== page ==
Author Topic: Samhain, the Summer's End  (Read 2677 times)

M Sidhe
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Samhain, the Summer's End
« on: October 31, 2006, 02:34:10 PM »
Samhain ("SOU-in" or SOW-in") is Irish Gaelic for the month of November. "Samhain" meant "end of summer." The ancient Irish observed only two seasons of the year: summer and winter. So, Samhain was celebrated at one of the transitions between these seasons.

Samhain was also the point in between the old Irish year and the new. "In between" places were significant in the myths and folklore of the Irish. Samhain was considered the time when the boundaries disappeared between the living and the dead, and between the worlds of mortal and fey (also known as fairies or Sidhe). Holy and unholy creatures, Sidhe and the spirits of the deceased might walk the night.

Irish people once believed that fairies and goblins were able to enter the human world during Halloween, and would try to take people away to fairyland. To those who are only familiar with the modern idea that fairies are happy and fun, this may seem like a wonderful idea. But Irish legends are filled with tales of mean-spirited sprites who steal babies from their loving parents, spirit away young women from their human lovers, torment or curse animals and crops, and cause all kinds of mischief. Note that the term for fairies, Sidhe, is pronounced "shee" and the frightening "Banshee" (literally "female fairy") is not exactly someone you want to meet!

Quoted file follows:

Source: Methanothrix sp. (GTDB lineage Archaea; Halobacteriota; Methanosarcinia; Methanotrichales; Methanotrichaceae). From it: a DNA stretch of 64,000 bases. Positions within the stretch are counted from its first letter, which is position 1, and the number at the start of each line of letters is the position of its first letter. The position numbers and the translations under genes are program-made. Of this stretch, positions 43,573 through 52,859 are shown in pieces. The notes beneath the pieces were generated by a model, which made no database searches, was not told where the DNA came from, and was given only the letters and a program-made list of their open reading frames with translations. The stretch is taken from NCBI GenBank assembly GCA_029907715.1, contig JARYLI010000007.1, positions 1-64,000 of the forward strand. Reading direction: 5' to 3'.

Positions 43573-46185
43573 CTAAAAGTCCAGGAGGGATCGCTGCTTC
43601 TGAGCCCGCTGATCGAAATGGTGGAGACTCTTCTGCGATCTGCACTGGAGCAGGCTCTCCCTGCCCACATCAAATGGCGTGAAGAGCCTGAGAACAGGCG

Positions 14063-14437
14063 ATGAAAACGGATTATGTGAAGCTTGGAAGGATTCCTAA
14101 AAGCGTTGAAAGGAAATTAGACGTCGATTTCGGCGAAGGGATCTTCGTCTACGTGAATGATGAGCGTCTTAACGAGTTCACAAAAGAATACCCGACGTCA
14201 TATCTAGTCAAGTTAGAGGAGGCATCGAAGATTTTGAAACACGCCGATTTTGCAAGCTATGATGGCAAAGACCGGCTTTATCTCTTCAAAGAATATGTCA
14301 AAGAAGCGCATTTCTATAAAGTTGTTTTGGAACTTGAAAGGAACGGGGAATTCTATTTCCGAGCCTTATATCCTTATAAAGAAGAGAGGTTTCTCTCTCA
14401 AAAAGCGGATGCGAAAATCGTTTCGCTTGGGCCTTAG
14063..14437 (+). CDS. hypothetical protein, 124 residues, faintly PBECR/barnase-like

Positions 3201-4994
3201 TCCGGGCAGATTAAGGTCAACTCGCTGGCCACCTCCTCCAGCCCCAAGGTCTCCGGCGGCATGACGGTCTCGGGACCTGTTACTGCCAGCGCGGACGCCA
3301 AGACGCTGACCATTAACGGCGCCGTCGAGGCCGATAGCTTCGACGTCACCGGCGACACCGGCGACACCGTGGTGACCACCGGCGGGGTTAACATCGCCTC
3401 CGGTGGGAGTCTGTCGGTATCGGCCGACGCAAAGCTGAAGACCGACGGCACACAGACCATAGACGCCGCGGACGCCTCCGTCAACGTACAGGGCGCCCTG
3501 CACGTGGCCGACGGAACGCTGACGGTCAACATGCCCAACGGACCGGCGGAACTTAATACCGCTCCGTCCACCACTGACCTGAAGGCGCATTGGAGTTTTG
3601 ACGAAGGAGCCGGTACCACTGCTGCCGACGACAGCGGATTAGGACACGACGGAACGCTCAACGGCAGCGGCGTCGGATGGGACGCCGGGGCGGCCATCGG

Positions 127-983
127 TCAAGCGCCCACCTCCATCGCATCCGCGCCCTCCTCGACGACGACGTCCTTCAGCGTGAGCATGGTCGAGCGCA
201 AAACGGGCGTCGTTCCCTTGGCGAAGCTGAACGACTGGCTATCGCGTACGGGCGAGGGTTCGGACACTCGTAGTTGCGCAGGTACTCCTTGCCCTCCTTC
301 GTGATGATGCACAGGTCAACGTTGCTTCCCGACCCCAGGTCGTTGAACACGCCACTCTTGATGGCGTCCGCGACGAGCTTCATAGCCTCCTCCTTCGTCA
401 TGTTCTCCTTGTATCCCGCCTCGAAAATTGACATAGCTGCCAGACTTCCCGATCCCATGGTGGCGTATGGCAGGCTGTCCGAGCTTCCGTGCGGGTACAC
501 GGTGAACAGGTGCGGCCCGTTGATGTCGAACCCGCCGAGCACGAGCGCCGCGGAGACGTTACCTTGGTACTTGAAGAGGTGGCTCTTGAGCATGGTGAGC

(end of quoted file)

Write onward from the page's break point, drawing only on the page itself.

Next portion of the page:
If you meet a fairy on Halloween, it is said that you should take the dust from the road under your feet and throw it at the fairy - then the fairy is obliged to set all its human captives free!

Folklore tells that Halloween is a good night for divination, because the veil between the present and the future is thin. Many Irish Halloween customs involve discerning future lovers or spouses, one's fortune in the coming year, or finding out who will die soon.

In ancient Ireland, hearth fires were extinguished on Samhain and rekindled from a ceremonial fire lit by Druids. Irish kings used to gather at Tara for feasting, enacting new laws, settling disputes, righting wrongs and reciting the histories of their land. The Samhain festival lasted 3 days, and the high point was a communal meal called Fleadh nan Mairbh (the Feast of the Dead). In this meal the spirits of the honorable dead were invited to share a meal with their living relatives.

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Re: Samhain, the Summer's End
« Reply #1 on: October 04, 2007, 05:28:14 AM »
I've also heard that anyone born on Samhain is gifted with the two sights - the ability to see the faeries and spirits no matter what time of the year.
Great care must be taken in the shadows - only God knows what lies within them.